Two weeks since our wedding, the married life is treating us very well. However, it’s been hard to get back into a groove at the toughest job that either one of us has ever had. Having managed to sneak in only a few runs amid endless planning and grading, I haven’t felt very fit.
Come Saturday, the challenge of a sub-3 hour Double Kitsuma looms. Mom, dad, Lily, Uwharrie and I break camp along Curtis Creek in the chill early autumn morn. The camper cruises its way to Old Fort Picnic Area, the site of the Kitsuma Klimb time trial and post-run Kookout. Undaunted by trail closure signs and a rapidly warming day, Charlie, Adam, dad and I toe the line at 9 AM.
It’s no secret that Adam and I intend to double up on this out-and-back with hopes of a high noon finish. So the pace up and out of the cove is stout. Upon reaching Youngs Ridge, the reason for the neon green closure signs becomes readily apparent: a ditch witch has plowed its way for miles along what used to be some sweet single track. Stimulus funds may eventually restore this tread, but for now it’s an unpleasant obstacle course of upturned roots, rocks and loose dirt.
All this doesn’t bode well for a sub-3, but we keep cranking with a constant eye on the unpredictable footing. We pass Gail, who was clever enough to start earlier. Before I know it, I’m winding my way up toward the summit of Kitsuma and I realize there may be some advantages to this torn-up trail: it’s distracting me from seeking out known landmarks, so the checkpoints seem to arrive sooner.
Bombing down the other side to 40, I begin to wonder if the loose dirt will actually help soften some of the jarring descents. Suddenly, my left foot plunges calf-deep into soft berm. There’s now a pound of pebbles inside my shoe. I reach the turn-around in forty-five minutes and take a minute to dump the dirt from my shoes before setting off on the return.
Adam passes me with a high five about a minute back. I soon pass Charlie coming down the switchbacks from Kitsuma. I run all the way up and over the summit where I pass dad. On the long descent back to the picnic area, I cross paths with Ashley and Brandon. Mom and Uwharrie have hiked up the trail and cheer me as I pass. It’s starting to get hot, so I’m eager to don my “murse” (conceptual hydration pack) for the second lap.
Adam is still about a minute back as I start climbing out of the cove at 1:25. The second lap is all about survival. I’ve got a five-minute buffer, but given my diminished pace, I know it’s only worth a few walking breaks. So I cash in early to down a gel and guzzle some water. The climb to the top of Youngs Ridge seems to go on and on and I have to stop and walk a couple more times.
Adam catches me at the top of Kitsuma. We run together down to the turn-around at 2:16. In a brief conversation, we recount our respective journeys thus far on the pain train. He gets ahead as I stop (for the third time) to empty my shoes of unwanted debris. I know I won’t catch Adam. It’s now a race against the clock. I’ve got just under 43 minutes. I’m walking up the switchbacks to Kitsuma feeling a cramp building in my left quad and wondering how I’ll manage to drag myself to the finish in less than 3 hours.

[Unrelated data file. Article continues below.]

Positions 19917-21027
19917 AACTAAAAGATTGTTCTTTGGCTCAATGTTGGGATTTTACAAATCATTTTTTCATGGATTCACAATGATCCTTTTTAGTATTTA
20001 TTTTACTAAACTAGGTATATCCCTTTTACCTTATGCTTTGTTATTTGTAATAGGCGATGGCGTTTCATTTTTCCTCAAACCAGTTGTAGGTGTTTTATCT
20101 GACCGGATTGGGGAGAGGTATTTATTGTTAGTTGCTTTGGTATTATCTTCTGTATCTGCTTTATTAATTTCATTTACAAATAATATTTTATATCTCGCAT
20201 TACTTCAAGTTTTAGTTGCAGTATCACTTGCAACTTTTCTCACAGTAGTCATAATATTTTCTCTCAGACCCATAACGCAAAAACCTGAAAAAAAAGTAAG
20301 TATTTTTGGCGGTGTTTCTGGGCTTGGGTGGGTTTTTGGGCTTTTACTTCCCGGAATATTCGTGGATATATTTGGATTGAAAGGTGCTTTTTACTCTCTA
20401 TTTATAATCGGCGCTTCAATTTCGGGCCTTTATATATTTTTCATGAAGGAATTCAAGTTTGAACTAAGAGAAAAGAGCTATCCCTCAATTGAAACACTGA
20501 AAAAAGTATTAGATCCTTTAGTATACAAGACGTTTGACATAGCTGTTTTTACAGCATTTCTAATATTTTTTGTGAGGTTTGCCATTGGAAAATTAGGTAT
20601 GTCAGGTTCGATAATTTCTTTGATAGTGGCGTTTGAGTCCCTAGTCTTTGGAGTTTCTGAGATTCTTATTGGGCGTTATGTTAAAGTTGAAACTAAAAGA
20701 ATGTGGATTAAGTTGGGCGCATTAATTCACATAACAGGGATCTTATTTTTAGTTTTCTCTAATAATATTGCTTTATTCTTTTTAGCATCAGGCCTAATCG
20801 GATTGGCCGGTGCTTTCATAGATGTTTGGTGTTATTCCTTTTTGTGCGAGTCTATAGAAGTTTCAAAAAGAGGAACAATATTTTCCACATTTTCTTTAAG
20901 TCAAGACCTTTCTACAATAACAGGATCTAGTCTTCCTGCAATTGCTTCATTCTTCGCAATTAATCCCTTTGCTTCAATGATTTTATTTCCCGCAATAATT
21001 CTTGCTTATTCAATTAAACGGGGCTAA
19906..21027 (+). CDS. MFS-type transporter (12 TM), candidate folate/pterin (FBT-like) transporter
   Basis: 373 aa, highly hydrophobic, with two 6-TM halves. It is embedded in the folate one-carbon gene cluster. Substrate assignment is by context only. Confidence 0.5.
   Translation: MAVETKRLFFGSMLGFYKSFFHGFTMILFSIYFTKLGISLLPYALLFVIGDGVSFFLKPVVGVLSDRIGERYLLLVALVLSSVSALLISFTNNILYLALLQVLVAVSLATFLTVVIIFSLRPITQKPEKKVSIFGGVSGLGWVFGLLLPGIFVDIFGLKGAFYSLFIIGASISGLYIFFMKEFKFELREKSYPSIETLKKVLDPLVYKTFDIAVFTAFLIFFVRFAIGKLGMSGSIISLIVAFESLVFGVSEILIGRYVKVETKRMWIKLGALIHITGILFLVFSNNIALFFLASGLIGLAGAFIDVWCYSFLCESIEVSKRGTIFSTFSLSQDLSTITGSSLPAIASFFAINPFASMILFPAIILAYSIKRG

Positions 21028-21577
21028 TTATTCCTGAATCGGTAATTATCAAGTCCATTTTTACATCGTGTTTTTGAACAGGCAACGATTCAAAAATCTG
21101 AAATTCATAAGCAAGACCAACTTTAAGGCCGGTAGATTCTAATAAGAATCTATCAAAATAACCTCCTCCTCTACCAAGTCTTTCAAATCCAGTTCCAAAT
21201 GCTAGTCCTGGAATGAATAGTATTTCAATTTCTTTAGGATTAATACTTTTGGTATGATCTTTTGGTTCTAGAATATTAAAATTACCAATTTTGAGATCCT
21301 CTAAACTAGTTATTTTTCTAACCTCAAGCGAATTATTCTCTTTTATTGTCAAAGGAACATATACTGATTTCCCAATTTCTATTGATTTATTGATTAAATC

Somewhere along the way, I pass Ryan. In a daze, I start down Youngs Ridge for the final time listening to the distant and incessant drone of interstate traffic. Sunlight dances on the leaves and the heat throbs in my head. I realize I’m bonking, I pull the last gel out of my pack and down it as quickly as I can. All hope seems lost: I slog up a slight hill with no pep left in my step…
If there was a shortcut back to the finish, I would take it at this moment, but the shortest way home is straight ahead on the trail. I begin to shuffle, then jog, then run on the downhill. Soon I’m practically sprinting with my candle flickering, yet somehow still lit. I begin to descend into the cove with just five minutes until high noon. I’ve never run this stretch as fast as I have to now, but I just go for it… and it pays off: 2:59:38!
The (18+ mile w/ mile+ climb) run is fun, but the ensuing Kookout is what makes such gatherings so special. Everybody is ready for some creek soakage, local brew and the luckiest of potlucks. A little music, soccer and bocce ball thrown in for good measure and that’s what this beautiful afternoon shapes itself into for the 16 or so in attendance. See you at the next one…
This past Labor Day weekend, Lily and I tied the knot. Our wedding was everything we hoped for and much more. We're very thankful to have had the chance to share it with many of you. For those we missed, we hope to see you soon! We're in the process of putting together a picasa album of the big day. Thanks again to everyone!